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jaybeat Donating Member (729 posts) Send PM | Profile | Ignore Wed Jul-23-08 10:37 AM
Response to Original message
8. Sounds too much like affordability = unrestricted sprawl
Folks here in the US have been making that argument for years. Of course, places where they let developers build whatever, wherever, are no more "affordable" than places that have effective land-use planning and laws.

But Republican politicians love to sound like they care about "the little guy," so they can help their developer buddies make more money!

:grr:
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Cessna Invesco Palin Donating Member (1000+ posts) Send PM | Profile | Ignore Wed Jul-23-08 02:48 PM
Response to Reply #8
10. You couldn't achieve unrestricted sprawl in the UK even if you wanted to.
Development is far more stringently controlled here than it is in the US. Which is not to say that the development that *does* occur is any better in terms of quality. New housing estates here tend to cater to one particular income bracket, provide few if any services, and generally have most of the same problems as new developments in the US - with the exception of unrestricted sprawl.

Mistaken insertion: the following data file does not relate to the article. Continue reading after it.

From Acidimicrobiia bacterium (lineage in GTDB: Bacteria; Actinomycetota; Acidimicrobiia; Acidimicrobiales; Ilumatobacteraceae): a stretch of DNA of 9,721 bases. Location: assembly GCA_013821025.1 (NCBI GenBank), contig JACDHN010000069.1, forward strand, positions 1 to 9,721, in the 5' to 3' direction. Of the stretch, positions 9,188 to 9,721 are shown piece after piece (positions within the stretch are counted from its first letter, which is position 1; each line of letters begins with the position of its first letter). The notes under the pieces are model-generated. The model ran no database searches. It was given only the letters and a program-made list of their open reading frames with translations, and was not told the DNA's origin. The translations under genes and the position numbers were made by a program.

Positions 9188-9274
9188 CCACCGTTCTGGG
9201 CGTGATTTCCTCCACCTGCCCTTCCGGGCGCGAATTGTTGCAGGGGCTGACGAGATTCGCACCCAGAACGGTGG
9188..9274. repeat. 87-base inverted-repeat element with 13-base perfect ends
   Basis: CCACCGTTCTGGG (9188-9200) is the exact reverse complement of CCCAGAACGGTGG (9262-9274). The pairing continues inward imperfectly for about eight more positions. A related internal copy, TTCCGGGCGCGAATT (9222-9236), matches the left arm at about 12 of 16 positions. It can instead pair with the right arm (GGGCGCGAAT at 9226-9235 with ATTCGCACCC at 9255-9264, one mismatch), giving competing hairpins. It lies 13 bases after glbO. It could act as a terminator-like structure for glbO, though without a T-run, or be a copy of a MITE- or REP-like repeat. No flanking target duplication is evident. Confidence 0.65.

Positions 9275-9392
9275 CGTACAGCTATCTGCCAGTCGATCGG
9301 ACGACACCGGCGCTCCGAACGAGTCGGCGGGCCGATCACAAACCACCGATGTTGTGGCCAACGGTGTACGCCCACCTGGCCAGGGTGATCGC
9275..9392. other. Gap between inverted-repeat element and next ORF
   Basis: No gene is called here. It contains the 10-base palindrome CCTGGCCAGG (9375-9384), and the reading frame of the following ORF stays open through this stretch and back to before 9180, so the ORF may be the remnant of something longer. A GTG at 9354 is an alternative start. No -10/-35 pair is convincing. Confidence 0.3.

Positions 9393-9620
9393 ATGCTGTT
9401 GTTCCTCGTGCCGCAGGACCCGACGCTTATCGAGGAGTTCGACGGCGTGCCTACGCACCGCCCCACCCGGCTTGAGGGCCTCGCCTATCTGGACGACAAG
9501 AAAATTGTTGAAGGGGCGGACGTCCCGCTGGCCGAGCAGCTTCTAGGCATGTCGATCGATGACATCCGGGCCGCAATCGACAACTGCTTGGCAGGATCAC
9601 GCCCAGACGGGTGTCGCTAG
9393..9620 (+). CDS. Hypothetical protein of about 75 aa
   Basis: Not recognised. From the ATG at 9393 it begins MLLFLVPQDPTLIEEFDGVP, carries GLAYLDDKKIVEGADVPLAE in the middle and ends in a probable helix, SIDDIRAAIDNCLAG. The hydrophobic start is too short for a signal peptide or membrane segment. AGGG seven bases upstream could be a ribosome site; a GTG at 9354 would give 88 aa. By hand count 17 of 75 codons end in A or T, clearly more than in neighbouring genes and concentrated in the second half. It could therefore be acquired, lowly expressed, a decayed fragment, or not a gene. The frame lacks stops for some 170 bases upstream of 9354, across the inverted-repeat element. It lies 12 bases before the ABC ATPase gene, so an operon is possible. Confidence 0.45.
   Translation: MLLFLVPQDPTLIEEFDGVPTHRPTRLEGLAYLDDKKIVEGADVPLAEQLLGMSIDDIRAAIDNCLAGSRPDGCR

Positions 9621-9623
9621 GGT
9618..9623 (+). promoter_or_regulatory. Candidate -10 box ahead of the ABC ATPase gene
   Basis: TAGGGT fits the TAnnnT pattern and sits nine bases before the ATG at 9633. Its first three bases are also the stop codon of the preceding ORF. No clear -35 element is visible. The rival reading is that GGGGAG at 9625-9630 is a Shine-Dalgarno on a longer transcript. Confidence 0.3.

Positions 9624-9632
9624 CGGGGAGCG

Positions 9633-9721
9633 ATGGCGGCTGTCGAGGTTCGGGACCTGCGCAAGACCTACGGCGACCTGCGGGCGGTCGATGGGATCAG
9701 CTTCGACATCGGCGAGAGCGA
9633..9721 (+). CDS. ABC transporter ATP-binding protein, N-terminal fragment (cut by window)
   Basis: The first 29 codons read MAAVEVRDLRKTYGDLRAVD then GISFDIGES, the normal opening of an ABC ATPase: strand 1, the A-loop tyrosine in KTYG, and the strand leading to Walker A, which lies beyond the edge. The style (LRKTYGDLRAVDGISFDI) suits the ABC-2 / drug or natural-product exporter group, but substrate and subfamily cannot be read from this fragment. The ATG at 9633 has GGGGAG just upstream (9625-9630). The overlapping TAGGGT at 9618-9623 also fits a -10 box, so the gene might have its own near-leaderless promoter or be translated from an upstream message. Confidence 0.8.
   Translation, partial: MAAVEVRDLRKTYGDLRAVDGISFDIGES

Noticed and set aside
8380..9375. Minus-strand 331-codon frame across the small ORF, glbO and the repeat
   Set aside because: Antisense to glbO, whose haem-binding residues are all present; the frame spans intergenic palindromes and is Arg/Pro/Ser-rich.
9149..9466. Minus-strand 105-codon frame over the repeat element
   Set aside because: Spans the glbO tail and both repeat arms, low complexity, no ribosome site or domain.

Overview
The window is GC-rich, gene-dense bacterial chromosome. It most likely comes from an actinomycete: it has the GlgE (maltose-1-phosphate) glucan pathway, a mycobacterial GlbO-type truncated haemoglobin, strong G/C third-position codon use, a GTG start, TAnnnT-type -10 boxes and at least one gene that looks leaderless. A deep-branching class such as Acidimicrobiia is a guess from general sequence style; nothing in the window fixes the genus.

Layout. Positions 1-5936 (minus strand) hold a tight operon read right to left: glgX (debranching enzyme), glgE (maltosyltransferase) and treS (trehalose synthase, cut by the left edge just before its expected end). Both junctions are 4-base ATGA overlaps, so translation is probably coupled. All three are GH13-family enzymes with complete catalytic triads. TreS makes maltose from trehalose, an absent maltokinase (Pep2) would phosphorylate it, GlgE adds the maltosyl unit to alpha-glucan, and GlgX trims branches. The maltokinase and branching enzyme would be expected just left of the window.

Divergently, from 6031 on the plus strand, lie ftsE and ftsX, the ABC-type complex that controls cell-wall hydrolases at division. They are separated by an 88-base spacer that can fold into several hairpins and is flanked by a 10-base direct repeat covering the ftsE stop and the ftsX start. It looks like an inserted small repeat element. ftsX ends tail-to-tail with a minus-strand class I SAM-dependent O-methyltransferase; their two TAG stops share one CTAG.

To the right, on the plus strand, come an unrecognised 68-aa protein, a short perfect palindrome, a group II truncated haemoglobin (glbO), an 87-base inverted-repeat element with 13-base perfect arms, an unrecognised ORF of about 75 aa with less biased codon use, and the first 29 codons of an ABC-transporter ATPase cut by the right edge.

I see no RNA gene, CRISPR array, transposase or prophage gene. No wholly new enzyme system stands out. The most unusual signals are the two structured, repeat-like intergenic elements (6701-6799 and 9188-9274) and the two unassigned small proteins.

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Xithras Donating Member (1000+ posts) Send PM | Profile | Ignore Wed Jul-23-08 01:32 PM
Response to Original message
9. Supply and demand.
As the population continues to increase, the demand for homes increases right along with it (all those new people have to go somewhere). When you put a total freeze on new development, as many small communities have done to preserve greenspace and feel, you create an economic problem. A growing population with nowhere to go will increasingly compete for limited dwellings. That drives prices up, keeping the poor out of the market.

You have three options.

1. Accept that the population will grow and that cities will sprawl endlessly across the countryside with them.